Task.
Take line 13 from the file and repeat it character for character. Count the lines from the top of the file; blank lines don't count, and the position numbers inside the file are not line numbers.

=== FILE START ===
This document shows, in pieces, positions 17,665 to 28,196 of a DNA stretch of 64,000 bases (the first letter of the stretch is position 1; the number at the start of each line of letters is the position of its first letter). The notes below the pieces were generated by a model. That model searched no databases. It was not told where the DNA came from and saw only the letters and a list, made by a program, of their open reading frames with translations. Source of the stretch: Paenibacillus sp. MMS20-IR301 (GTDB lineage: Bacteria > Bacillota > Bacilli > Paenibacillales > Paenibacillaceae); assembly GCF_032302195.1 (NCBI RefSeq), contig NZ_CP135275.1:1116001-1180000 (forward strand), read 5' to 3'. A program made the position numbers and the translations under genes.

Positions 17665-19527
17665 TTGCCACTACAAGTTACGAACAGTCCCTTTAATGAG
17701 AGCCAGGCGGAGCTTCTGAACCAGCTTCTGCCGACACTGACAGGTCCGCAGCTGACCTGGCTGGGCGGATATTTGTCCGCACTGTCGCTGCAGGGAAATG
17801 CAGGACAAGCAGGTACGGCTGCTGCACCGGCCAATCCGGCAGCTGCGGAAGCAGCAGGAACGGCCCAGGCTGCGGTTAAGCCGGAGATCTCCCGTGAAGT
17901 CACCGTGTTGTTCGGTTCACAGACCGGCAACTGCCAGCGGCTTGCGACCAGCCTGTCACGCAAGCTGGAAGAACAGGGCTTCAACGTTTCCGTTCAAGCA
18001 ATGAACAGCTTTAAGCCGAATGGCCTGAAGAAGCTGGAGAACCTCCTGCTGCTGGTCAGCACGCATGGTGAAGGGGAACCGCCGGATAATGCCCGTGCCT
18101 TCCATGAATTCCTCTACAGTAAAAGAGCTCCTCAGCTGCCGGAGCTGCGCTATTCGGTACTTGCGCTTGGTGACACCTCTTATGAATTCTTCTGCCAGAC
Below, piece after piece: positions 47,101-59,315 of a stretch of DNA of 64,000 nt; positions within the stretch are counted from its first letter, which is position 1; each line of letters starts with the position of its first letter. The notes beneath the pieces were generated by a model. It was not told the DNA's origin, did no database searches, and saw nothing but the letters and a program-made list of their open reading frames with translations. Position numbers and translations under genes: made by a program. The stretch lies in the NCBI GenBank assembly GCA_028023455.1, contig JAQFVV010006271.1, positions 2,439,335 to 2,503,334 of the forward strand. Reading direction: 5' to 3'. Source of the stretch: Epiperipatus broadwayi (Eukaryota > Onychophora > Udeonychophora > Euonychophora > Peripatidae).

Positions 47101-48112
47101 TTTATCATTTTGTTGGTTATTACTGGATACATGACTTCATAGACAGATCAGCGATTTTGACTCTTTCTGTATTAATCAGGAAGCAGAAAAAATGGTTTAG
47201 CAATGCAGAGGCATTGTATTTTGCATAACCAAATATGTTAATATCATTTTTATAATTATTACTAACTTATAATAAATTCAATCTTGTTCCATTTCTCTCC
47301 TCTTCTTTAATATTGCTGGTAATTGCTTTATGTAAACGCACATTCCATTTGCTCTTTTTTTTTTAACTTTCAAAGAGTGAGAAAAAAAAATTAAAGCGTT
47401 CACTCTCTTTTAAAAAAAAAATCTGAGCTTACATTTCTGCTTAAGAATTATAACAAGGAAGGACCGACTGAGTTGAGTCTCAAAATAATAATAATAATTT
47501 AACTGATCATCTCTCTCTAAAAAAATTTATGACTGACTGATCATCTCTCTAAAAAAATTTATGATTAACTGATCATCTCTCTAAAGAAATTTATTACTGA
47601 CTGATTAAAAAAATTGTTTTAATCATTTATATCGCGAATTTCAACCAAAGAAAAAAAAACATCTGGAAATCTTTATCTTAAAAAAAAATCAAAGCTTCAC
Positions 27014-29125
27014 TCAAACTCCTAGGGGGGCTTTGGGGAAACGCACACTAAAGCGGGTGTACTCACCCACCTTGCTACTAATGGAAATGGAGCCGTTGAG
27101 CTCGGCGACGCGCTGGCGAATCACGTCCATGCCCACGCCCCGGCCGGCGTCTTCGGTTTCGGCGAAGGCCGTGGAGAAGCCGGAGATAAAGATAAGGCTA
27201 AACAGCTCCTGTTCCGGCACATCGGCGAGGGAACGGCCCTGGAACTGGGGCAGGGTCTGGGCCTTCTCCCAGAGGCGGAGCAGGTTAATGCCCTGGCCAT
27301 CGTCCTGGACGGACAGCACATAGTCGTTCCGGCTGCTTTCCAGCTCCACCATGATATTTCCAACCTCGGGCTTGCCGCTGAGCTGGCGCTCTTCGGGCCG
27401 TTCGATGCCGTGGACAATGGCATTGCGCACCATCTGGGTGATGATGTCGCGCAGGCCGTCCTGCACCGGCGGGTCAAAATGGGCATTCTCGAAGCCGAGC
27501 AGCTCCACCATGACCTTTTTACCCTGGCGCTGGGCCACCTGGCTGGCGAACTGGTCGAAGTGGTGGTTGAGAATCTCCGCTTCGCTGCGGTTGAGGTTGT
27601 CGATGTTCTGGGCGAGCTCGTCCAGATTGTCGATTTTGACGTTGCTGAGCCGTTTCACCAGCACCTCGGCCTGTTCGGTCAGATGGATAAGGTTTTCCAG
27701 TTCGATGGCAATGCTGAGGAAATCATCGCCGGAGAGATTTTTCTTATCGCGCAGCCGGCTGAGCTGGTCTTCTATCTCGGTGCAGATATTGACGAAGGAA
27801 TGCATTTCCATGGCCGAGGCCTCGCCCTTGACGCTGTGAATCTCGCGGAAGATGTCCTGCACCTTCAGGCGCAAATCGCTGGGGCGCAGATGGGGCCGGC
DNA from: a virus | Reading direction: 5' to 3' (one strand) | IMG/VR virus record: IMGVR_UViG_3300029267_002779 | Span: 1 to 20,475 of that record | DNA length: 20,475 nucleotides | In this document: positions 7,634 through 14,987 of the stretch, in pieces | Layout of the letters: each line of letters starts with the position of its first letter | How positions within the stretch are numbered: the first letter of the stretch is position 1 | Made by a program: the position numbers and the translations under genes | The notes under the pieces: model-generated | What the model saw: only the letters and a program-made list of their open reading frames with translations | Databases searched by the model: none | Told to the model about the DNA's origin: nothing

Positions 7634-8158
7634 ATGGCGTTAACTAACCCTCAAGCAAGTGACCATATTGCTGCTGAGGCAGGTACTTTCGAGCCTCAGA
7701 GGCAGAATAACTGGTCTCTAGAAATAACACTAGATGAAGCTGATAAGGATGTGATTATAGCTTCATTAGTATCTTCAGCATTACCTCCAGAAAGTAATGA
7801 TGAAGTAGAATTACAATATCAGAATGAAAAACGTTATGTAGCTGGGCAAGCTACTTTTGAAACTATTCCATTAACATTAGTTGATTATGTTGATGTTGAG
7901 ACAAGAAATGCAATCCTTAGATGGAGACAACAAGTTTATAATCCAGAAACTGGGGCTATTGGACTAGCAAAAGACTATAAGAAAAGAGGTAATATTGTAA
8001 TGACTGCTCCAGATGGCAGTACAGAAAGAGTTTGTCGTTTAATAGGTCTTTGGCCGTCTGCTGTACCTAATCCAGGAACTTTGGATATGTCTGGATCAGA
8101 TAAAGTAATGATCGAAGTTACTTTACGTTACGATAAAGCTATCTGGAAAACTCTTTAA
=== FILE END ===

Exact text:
47301 TCTTCTTTAATATTGCTGGTAATTGCTTTATGTAAACGCACATTCCATTTGCTCTTTTTTTTTTAACTTTCAAAGAGTGAGAAAAAAAAATTAAAGCGTT